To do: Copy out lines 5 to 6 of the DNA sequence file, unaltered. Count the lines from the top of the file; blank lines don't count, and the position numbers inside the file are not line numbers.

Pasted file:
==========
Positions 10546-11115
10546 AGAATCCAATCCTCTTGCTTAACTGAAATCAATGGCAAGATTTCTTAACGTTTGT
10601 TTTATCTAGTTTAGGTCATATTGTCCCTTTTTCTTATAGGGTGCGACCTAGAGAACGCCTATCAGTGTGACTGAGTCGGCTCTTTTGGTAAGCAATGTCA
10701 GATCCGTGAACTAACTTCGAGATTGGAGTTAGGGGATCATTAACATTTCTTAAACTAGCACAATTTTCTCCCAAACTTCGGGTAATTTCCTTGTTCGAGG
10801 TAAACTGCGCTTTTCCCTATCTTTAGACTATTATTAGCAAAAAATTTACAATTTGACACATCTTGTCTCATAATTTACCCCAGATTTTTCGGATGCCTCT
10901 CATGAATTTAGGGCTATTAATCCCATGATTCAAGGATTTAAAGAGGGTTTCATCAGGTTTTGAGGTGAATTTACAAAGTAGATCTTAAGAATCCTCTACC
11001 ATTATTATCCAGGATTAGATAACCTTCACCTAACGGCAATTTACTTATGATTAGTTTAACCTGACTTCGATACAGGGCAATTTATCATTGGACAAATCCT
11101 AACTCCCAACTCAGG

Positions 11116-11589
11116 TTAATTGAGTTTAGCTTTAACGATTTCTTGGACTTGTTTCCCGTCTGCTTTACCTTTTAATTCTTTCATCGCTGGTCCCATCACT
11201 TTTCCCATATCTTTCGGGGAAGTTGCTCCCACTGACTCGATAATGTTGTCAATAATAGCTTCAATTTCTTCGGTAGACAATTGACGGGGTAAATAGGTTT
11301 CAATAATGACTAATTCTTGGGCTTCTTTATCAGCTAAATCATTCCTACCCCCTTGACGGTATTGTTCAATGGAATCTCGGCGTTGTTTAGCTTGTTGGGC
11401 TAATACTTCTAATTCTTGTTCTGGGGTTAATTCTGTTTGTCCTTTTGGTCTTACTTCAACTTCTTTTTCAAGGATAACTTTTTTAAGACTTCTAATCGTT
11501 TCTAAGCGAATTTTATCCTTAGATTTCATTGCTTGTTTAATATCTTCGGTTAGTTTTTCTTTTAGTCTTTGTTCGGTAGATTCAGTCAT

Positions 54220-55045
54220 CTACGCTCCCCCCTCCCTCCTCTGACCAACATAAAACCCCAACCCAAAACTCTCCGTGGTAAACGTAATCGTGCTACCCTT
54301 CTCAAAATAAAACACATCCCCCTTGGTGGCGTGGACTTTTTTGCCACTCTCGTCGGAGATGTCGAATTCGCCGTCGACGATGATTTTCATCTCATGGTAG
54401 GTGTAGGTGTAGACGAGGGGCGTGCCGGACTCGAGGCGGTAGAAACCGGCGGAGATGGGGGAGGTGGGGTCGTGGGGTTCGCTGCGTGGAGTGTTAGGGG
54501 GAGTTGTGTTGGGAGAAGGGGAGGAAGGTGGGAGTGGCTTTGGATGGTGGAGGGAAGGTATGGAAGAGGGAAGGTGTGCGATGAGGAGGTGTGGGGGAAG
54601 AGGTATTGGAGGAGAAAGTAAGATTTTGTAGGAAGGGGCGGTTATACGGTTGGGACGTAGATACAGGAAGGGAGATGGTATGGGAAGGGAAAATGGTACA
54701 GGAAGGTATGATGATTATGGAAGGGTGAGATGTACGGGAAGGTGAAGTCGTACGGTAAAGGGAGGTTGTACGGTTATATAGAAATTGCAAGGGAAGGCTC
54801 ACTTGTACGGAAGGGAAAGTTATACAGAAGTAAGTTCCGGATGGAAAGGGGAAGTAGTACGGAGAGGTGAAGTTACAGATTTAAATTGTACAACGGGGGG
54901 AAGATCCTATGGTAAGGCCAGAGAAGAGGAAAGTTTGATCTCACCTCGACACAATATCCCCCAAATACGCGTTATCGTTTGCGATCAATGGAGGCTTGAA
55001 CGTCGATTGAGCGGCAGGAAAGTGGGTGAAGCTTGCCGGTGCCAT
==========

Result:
10801 TAAACTGCGCTTTTCCCTATCTTTAGACTATTATTAGCAAAAAATTTACAATTTGACACATCTTGTCTCATAATTTACCCCAGATTTTTCGGATGCCTCT
10901 CATGAATTTAGGGCTATTAATCCCATGATTCAAGGATTTAAAGAGGGTTTCATCAGGTTTTGAGGTGAATTTACAAAGTAGATCTTAAGAATCCTCTACC